More has survived of the work of Naevius (c. 270–199), an Italian whose outspoken comments on the nobility, especially the Metelli, led to his imprisonment towards the end of the Hannibalic War. He wrote two plays in prison retracting his remarks, and so was released, but he later died in exile at Utica. His first plays were produced in 235. Titles of seven of his tragedies from Greek mythology survive. He first ‘contaminated’ plays by adopting features from two originals,6 and he set a new fashion by writing historical plays (fabulae praetextae): an Alimonia Romuli et Remi and Clastidium, celebrating the exploits of Marcellus in 222. His comedies and epic poetry, however, achieved greater fame. We have the titles of thirty-four comedies, which were apparently amusing, mordant and outspoken. Some were based on Greek New Comedy (palliatae), others on native life (togatae): from The Girl from Tarentum (Tarentilla) there survives a vivacious description of the wiles of a flirt. Even more important was his epic in Saturnians, the Bellum Punicum, describing the first war in which Naevius himself fought; the earlier part recounts the legendary origin of Rome and Carthage by way of introduction. This work had considerable influence on Ennius and Virgil. Naevius’ style is sometimes rigorous, sometimes bald (cf. his famous ‘noble Duke of York’ lines: Marcus Valerius consul|Partem exerciti in expeditionem|Ducit). But his fondness for compound words (as arquitenens, frundiferos) shows that a poetic diction was being created. His genius was essentially Latin; ‘full of Campanian (or as we should say “Castilian”) pride,’ he composed his epitaph which claimed that after his death men forgot to speak the Latin tongue at Rome: ‘Oblitei sunt Romai loquier lingua Latina’. At any rate he had laid the foundation of the national epic.
Q. Ennius (239–169), Rome’s soldier-poet who more truly than Livius can claim the title of father of Latin poetry, was born in Calabria and was brought to Rome from military service in Sardinia by Cato in 204. There he taught and wrote, winning the friendship of Scipio and Fulvius, and ultimately attaining full citizenship. He spoke Greek, Mesopic and Latin and showed great versatility of gifts. He took a large part in introducing Greek thought to Rome; in southern Italy he had absorbed much of the thought of Pythagoreanism, Epicharmus, Euhemerus and Epicurus. It is a paradox of fate that this Hellenist should have been brought to Rome by Cato. His comedies were slight, but he adapted at least twenty Greek tragedies, especially plays of Euripides whose critical spirit thus spoke from the Roman stage; he perhaps reintroduced the chorus into tragedy. He excelled in presenting moving situations, such as Alcmaeon hounded by the Furies, Cassandra’s sorrows, or the emotional farewell of captive Andromache:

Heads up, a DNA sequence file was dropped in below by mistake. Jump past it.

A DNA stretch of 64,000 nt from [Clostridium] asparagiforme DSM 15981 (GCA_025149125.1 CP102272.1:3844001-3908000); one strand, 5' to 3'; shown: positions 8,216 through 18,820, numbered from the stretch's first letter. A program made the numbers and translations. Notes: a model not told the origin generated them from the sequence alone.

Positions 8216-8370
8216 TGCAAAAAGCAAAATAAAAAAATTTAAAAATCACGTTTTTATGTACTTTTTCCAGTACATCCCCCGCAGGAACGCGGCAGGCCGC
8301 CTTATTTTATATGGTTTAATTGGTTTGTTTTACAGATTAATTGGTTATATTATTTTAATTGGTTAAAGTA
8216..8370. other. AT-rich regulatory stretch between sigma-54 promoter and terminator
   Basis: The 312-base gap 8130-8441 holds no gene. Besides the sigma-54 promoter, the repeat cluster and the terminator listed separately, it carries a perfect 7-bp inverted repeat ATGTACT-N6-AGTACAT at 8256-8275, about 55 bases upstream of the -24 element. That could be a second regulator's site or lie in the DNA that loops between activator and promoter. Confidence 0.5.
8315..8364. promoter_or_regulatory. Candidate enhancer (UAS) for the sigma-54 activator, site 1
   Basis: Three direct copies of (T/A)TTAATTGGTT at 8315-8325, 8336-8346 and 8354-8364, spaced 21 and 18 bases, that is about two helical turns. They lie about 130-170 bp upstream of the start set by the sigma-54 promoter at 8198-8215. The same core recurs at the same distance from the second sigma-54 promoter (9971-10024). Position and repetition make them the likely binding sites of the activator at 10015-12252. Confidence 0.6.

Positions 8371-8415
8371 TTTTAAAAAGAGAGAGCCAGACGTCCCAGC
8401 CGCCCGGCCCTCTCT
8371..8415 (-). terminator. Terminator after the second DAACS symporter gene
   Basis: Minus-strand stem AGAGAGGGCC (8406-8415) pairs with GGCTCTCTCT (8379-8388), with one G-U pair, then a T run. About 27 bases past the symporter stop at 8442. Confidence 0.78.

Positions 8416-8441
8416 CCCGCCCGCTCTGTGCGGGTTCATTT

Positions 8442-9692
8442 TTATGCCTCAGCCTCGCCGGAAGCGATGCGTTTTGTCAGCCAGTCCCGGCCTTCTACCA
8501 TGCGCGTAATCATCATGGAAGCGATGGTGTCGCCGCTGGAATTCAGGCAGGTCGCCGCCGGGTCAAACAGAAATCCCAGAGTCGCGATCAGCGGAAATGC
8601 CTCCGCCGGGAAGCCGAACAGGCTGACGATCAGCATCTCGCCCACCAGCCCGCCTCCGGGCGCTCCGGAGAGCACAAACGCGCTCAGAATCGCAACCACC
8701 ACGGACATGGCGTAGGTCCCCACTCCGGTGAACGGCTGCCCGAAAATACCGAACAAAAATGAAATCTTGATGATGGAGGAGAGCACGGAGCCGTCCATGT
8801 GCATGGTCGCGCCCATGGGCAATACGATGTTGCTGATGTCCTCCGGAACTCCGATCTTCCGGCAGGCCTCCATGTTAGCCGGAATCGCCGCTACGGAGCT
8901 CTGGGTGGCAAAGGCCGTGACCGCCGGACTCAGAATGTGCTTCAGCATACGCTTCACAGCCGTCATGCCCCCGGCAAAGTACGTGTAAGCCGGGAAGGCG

O pater, O patria, O Priami domus,
Saeptum altisono cardine templum.
In his Saturne Ennius developed a new type of literature, a general commentary on life in the form of narrative, anecdote, fable or dialogue. To the satura may belong his Euhemerus and Epicharmus, his Scipio which honoured his patron Africanus, and perhaps hisAmbracia which celebrated the exploits of Fulvius Nobilior. Ennius’ greatest contribution was the eighteen books of his Annals, an epic account of Rome from earliest times down to 172 BC, written in hexameters. His description of the First Punic War was slight, as Naevius had already covered the ground in Saturnians. Whether the mixing of epic poetry and contemporary history was successful or not, Ennius provided Rome with a national epic which found its unity, not in its form, but in its conception of the grandeur of Rome’s expanding greatness. The attempt by one who claimed to be the Roman Homer to adapt the Latin language to a Greek dactylic metre was bound to result in a certain roughness of form (e.g. the famous tmesis ‘Saxo cere comminuit brum’ for ‘Saxo cerebrum comminuit’); but there were flashes of real beauty and impressive sonority: ingenio maximus, arte rudis. Many lines epitomize the spirit of early Rome: ‘qui vincit non est victor nisi victu’ fatetur’; ‘moribus antiquis res stat Romana virisque’; Curius ‘quem nemo ferro potuit superare neque auro’; and Fabius, ‘unus homo nobis cunctando restituit rem’. The measure of Ennius’ success is the measure of the debt that Lucretius, Virgil and other poets owed him: